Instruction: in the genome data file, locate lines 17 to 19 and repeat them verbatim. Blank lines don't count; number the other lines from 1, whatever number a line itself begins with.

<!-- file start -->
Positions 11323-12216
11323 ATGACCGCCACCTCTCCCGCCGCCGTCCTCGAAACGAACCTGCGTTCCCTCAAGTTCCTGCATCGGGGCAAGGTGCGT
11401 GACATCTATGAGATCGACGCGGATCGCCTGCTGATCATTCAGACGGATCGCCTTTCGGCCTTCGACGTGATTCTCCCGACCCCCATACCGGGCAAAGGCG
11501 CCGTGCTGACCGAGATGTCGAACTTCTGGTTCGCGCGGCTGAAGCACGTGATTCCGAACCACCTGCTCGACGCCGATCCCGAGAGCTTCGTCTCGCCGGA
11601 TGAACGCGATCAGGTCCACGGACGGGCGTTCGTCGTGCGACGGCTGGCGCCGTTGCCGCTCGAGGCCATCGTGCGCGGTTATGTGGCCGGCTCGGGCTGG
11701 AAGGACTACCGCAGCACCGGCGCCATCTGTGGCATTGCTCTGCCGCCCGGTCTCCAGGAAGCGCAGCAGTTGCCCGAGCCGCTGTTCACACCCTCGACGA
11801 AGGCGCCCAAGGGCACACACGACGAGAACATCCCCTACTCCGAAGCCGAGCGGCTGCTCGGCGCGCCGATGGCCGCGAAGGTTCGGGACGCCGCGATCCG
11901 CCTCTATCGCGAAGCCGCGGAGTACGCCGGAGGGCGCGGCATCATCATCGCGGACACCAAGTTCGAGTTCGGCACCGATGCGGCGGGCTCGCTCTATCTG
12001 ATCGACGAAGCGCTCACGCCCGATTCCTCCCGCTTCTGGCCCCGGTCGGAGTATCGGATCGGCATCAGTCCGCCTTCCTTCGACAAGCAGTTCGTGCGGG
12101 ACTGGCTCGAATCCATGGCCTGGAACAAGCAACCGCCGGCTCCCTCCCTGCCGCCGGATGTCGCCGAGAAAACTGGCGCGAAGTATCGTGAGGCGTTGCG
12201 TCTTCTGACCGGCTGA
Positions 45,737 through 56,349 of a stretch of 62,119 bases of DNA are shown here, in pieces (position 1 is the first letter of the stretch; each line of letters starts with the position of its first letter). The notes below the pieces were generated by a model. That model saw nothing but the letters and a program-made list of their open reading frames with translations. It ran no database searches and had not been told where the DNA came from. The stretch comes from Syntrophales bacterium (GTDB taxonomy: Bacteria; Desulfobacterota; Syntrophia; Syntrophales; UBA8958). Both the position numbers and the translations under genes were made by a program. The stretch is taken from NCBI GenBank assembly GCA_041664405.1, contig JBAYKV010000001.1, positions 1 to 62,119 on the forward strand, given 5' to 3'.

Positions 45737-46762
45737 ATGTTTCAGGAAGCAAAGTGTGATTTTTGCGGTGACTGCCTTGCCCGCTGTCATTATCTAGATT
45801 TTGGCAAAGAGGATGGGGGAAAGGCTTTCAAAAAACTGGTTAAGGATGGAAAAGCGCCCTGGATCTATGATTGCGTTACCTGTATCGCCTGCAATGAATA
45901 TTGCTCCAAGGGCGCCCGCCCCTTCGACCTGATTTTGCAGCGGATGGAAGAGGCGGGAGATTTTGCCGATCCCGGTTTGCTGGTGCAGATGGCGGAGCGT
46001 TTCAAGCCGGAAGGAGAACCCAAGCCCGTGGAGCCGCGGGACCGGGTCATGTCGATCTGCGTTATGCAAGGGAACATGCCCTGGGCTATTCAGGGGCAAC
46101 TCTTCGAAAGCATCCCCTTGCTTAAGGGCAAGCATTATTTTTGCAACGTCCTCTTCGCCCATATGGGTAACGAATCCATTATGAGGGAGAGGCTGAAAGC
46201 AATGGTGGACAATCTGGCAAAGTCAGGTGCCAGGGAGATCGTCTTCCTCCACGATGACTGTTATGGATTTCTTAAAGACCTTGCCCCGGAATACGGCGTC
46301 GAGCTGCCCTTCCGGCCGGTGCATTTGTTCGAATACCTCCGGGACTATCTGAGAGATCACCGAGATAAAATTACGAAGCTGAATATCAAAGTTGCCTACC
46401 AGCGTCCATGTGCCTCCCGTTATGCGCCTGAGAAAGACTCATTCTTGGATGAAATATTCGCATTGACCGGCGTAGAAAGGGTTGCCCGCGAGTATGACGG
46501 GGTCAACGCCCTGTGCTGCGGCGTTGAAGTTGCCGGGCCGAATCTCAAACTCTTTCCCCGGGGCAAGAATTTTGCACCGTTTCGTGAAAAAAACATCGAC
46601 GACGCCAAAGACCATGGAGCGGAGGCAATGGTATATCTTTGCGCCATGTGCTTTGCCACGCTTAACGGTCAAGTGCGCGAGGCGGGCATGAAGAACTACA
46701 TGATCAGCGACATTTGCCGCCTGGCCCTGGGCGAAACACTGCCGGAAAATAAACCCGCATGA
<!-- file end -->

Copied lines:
46001 TTCAAGCCGGAAGGAGAACCCAAGCCCGTGGAGCCGCGGGACCGGGTCATGTCGATCTGCGTTATGCAAGGGAACATGCCCTGGGCTATTCAGGGGCAAC
46101 TCTTCGAAAGCATCCCCTTGCTTAAGGGCAAGCATTATTTTTGCAACGTCCTCTTCGCCCATATGGGTAACGAATCCATTATGAGGGAGAGGCTGAAAGC
46201 AATGGTGGACAATCTGGCAAAGTCAGGTGCCAGGGAGATCGTCTTCCTCCACGATGACTGTTATGGATTTCTTAAAGACCTTGCCCCGGAATACGGCGTC